UZH-Logo

Maintenance Infos

A beta-scintillator for surface measurements of radiotracer kinetics in the intact rodent cortex


Wyss, M T; Obrist, N M; Haiss, F; Eckert, R; Stanley, R; Burger, C; Buck, A; Weber, B (2009). A beta-scintillator for surface measurements of radiotracer kinetics in the intact rodent cortex. NeuroImage, 48(2):339-347.

Abstract

beta(+)-sensitive probes are useful tools for the measurement of radiotracer kinetics in small animals. They allow the cost-effective development of new PET tracers and offer the possibility to investigate a variety of cerebral processes. The study's main aim was the in vivo evaluation of a probe system for cerebral surface acquisitions. The detector system is a 0.2-mm thick scintillating disk of 3-mm diameter, positioned close to the cerebral surface. The study consists of 4 subparts: (1) simulation of the detection volume, (2) direct comparison with the classic intracortical beta probe regarding its capability to acquire kinetic data, (3) test of the ability to detect local tracer accumulations during infraorbital nerve (ION) electrostimulation and (4) demonstration of the feasibility to measure tracer kinetics in awake animals. Kinetic data acquired with (18)F-fluorodeoxyglucose and (15)O-H(2)O were fitted with standard compartment models. The surface probe measurements were in good agreement with those obtained using the intracortical scintillator. ION electrostimulation induced a marked increase in tracer accumulation adequately detected by the surface probe. In the head-fixed animal, a marked change in FDG kinetics was detected between the awake and anesthetized state. The novel surface probe system proved to be a valuable instrument for in vivo radiotracer studies of the cerebral cortex. Its main advantage is the absence of any tissue damage. In addition, serial acquisitions of tracer kinetics in the awake animal turned out to be feasible.

beta(+)-sensitive probes are useful tools for the measurement of radiotracer kinetics in small animals. They allow the cost-effective development of new PET tracers and offer the possibility to investigate a variety of cerebral processes. The study's main aim was the in vivo evaluation of a probe system for cerebral surface acquisitions. The detector system is a 0.2-mm thick scintillating disk of 3-mm diameter, positioned close to the cerebral surface. The study consists of 4 subparts: (1) simulation of the detection volume, (2) direct comparison with the classic intracortical beta probe regarding its capability to acquire kinetic data, (3) test of the ability to detect local tracer accumulations during infraorbital nerve (ION) electrostimulation and (4) demonstration of the feasibility to measure tracer kinetics in awake animals. Kinetic data acquired with (18)F-fluorodeoxyglucose and (15)O-H(2)O were fitted with standard compartment models. The surface probe measurements were in good agreement with those obtained using the intracortical scintillator. ION electrostimulation induced a marked increase in tracer accumulation adequately detected by the surface probe. In the head-fixed animal, a marked change in FDG kinetics was detected between the awake and anesthetized state. The novel surface probe system proved to be a valuable instrument for in vivo radiotracer studies of the cerebral cortex. Its main advantage is the absence of any tissue damage. In addition, serial acquisitions of tracer kinetics in the awake animal turned out to be feasible.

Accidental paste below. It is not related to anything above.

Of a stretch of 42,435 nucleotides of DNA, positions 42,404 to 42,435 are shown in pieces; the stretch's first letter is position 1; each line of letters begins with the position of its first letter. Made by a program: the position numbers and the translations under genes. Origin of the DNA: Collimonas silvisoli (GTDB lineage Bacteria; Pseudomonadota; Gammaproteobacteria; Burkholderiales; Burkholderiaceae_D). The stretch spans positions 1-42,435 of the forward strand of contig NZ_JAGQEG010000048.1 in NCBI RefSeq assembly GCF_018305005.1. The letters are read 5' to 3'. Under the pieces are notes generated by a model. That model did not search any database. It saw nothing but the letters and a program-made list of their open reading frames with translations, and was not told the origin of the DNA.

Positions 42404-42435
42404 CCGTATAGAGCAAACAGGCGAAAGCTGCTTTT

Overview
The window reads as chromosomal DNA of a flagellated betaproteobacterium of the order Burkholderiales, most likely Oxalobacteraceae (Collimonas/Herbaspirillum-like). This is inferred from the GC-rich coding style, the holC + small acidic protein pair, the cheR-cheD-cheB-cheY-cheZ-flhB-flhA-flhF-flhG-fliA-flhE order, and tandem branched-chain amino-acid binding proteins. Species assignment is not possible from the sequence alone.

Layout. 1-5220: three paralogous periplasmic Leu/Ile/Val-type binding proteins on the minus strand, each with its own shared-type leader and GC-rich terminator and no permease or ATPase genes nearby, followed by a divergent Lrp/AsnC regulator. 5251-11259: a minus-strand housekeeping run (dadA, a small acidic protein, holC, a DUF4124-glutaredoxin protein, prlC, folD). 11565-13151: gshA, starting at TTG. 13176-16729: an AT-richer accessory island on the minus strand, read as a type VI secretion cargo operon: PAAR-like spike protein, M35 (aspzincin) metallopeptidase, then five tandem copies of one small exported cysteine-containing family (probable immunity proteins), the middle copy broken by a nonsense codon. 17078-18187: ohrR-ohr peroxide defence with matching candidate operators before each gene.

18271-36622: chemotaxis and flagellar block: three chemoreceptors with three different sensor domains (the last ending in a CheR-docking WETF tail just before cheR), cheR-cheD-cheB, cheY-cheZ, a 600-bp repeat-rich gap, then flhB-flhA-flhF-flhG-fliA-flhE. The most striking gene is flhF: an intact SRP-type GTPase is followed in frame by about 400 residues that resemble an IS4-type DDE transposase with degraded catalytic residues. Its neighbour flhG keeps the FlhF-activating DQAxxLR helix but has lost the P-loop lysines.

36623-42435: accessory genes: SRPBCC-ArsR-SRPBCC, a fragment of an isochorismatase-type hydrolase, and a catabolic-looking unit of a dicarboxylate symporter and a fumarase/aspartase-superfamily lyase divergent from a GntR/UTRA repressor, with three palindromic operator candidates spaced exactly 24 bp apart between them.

Citations

4 citations in Web of Science®
5 citations in Scopus®
Google Scholar™

Altmetrics

Downloads

2 downloads since deposited on 27 Jul 2009
0 downloads since 12 months
Detailed statistics

Additional indexing

Item Type:Journal Article, refereed, original work
Communities & Collections:04 Faculty of Medicine > University Hospital Zurich > Clinic for Nuclear Medicine
04 Faculty of Medicine > Institute of Pharmacology and Toxicology
Dewey Decimal Classification:570 Life sciences; biology
610 Medicine & health
Language:English
Date:1 November 2009
Deposited On:27 Jul 2009 14:16
Last Modified:05 Apr 2016 13:18
Publisher:Elsevier
ISSN:1053-8119
Publisher DOI:10.1016/j.neuroimage.2009.06.077
PubMed ID:19591950
Permanent URL: http://doi.org/10.5167/uzh-19946

Download

[img]
Filetype: PDF - Registered users only
Size: 521kB
View at publisher

TrendTerms

TrendTerms displays relevant terms of the abstract of this publication and related documents on a map. The terms and their relations were extracted from ZORA using word statistics. Their timelines are taken from ZORA as well. The bubble size of a term is proportional to the number of documents where the term occurs. Red, orange, yellow and green colors are used for terms that occur in the current document; red indicates high interlinkedness of a term with other terms, orange, yellow and green decreasing interlinkedness. Blue is used for terms that have a relation with the terms in this document, but occur in other documents.
You can navigate and zoom the map. Mouse-hovering a term displays its timeline, clicking it yields the associated documents.

Author Collaborations